Psychopharmacology

, Volume 84, Issue 2, pp 200–204 | Cite as

Separate mechanisms for behavioral, cardiovascular, and hormonal responses to dextroamphetamine in man

  • John I. NurnbergerJr
  • Susan Simmons-Alling
  • Linda Kessler
  • Suzanne Jimerson
  • Judith Schreiber
  • Eric Hollander
  • Carol A. Tamminga
  • N. Suzan Nadi
  • David S. Goldstein
  • Elliot S. Gershon
Original Investigations

Abstract

The neurochemical specificity of physiological, biochemical, and psychological responses to dextroamphetamine was tested by pretreating volunteers with haloperidol (0.014 mg/kg IM), proparonol (0.1 mg/kg IV), thymoxamine (0.1 mg/kg IV), or placebo prior to 0.3 mg/kg IV amphetamine. Healthy volunteers (N=12) participated in the studies, but not all volunteers received each drug combination. Haloperidol prevented dextroamphetamine-induced behavioral excitation, but did not significantly affect plasma norepinephrine or pressor responses, whereas propranolol inhibited norepinephrine and pressor responses without influencing excitation or other behavioral responses. Thymoxamine did not affect any of the responses measured. None of the agents significantly affected plasma cortisol or growth hormone responses. The prolactin rise following dextroamphetamine was potentiated by haloperidol. The results are consistent with the hypothesis that behavioral excitation after dextroamphetamine occurs through a dopaminergic mechanism, and pressor responses through a noradrenergic mechanism.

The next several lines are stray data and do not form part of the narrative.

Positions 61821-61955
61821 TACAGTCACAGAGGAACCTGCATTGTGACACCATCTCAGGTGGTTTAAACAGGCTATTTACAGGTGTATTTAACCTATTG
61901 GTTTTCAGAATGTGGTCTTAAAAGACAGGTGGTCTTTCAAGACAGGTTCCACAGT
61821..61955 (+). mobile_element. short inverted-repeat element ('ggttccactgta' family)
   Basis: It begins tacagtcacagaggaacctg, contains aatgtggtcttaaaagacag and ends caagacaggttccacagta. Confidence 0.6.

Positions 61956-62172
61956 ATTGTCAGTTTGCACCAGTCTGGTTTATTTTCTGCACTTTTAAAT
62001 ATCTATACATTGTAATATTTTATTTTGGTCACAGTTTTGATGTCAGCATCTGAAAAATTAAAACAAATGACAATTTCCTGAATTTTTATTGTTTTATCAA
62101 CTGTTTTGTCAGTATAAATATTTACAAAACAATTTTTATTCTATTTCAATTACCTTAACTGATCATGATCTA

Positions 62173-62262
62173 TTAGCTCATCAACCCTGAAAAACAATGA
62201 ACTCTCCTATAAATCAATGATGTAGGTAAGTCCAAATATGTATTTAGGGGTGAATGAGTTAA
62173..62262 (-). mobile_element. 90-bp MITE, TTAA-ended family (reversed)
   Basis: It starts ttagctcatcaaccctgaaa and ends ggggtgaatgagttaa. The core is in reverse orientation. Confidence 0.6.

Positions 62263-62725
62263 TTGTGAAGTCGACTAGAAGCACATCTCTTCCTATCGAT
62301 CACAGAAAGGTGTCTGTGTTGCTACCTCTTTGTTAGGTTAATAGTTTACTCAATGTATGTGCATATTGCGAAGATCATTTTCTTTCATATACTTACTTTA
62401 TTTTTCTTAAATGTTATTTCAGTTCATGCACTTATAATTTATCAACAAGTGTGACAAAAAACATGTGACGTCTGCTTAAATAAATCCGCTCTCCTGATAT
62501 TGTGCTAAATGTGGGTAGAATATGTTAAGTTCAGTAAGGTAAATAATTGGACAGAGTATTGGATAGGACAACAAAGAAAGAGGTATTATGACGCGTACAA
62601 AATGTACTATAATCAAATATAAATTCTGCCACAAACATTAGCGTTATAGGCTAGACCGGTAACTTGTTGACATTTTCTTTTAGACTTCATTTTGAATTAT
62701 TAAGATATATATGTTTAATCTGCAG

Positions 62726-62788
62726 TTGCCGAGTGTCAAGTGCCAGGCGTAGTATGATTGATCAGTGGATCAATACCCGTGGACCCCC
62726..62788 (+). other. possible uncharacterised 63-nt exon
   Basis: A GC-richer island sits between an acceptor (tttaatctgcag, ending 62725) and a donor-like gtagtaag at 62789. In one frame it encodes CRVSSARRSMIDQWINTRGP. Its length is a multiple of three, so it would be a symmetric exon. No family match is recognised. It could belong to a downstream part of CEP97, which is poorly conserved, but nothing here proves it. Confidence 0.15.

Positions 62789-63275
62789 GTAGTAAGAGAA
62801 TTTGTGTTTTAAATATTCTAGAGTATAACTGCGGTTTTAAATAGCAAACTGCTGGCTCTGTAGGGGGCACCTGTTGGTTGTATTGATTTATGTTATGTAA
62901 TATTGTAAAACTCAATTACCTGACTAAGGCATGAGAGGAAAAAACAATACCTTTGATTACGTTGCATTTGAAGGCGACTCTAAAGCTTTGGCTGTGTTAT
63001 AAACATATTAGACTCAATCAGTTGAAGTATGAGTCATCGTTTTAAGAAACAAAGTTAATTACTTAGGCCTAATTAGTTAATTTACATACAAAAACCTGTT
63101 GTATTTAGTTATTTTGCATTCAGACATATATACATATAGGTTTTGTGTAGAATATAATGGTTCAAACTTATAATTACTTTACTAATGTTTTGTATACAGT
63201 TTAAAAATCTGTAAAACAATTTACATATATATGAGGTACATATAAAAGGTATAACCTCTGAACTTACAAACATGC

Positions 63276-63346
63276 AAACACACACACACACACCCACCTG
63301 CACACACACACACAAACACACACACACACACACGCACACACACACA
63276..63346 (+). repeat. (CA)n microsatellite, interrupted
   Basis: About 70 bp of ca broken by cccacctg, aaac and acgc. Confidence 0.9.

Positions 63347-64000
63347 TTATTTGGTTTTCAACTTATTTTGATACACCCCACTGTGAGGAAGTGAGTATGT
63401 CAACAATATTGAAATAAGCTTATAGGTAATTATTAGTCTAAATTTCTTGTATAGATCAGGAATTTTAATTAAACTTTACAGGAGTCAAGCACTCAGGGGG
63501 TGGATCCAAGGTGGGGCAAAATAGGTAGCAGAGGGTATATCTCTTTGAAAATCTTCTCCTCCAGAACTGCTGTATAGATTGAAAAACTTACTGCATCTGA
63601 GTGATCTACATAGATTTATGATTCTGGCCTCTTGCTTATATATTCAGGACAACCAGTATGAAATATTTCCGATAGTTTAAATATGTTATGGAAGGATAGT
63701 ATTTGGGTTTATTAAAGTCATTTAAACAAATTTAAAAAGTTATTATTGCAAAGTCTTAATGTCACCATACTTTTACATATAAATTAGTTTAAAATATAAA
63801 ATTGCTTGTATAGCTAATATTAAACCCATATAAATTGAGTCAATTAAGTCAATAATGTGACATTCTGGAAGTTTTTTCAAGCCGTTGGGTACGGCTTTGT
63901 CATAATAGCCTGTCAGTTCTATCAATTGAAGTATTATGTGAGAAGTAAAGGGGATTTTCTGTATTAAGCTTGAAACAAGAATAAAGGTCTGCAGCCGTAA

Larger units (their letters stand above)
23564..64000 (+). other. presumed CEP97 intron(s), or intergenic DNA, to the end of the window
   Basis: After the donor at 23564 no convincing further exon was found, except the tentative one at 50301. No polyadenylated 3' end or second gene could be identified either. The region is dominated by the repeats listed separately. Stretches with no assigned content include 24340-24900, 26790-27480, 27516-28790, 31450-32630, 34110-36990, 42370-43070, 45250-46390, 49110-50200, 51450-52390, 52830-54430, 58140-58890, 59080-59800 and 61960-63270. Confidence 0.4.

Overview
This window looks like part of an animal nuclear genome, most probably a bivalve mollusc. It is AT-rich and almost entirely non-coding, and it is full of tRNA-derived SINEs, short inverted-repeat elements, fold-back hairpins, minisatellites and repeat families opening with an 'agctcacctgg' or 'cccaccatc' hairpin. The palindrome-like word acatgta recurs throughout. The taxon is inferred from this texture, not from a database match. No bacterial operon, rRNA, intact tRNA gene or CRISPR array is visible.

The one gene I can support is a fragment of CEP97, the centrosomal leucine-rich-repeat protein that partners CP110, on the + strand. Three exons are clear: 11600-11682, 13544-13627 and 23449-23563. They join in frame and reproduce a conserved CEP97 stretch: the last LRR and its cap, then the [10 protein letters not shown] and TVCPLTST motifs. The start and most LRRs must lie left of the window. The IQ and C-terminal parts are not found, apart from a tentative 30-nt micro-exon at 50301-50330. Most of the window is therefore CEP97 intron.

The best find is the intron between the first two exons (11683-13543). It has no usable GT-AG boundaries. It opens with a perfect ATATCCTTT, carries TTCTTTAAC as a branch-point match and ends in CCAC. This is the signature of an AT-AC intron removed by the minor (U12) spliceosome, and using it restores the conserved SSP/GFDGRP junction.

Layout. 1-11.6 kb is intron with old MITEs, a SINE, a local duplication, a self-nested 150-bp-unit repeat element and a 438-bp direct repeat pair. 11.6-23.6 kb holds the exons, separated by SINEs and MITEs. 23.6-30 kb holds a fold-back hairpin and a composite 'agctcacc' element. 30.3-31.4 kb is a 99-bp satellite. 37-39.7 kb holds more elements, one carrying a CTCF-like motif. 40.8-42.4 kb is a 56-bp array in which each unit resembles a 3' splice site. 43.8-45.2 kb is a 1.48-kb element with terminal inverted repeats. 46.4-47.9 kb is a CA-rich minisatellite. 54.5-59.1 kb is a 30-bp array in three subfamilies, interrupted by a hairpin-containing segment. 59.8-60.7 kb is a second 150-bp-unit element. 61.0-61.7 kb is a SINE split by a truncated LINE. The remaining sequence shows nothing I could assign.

Key words

Dextroamphetamine Mechanism of action Behavioral responses 

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Copyright information

© Springer-Verlag 1984

Authors and Affiliations

  • John I. NurnbergerJr
    • 1
  • Susan Simmons-Alling
    • 1
  • Linda Kessler
    • 2
  • Suzanne Jimerson
    • 1
  • Judith Schreiber
    • 3
  • Eric Hollander
    • 1
  • Carol A. Tamminga
    • 4
    • 5
  • N. Suzan Nadi
    • 1
  • David S. Goldstein
    • 6
  • Elliot S. Gershon
    • 1
  1. 1.Clinical Neurogenetics BranchNational Institute of Mental HealthBethesdaUSA
  2. 2.Division of Neuropharmacological Drug ProductsU.S. Food and Drug AdministrationRockvilleUSA
  3. 3.Section on Clinical Studies, Neuroscience BranchNational Institute of Mental HealthBethesdaUSA
  4. 4.National Institute of Neurological and Communicative Disorders and Stroke, Experimental Therapeutics BranchNINCDSBethesdaUSA
  5. 5.Maryland Psychiatric Research CenterBaltimoreUSA
  6. 6.National Heart, Lung, and Blood Institute, Hypertension-Endocrine BranchNHLBIBethesdaUSA

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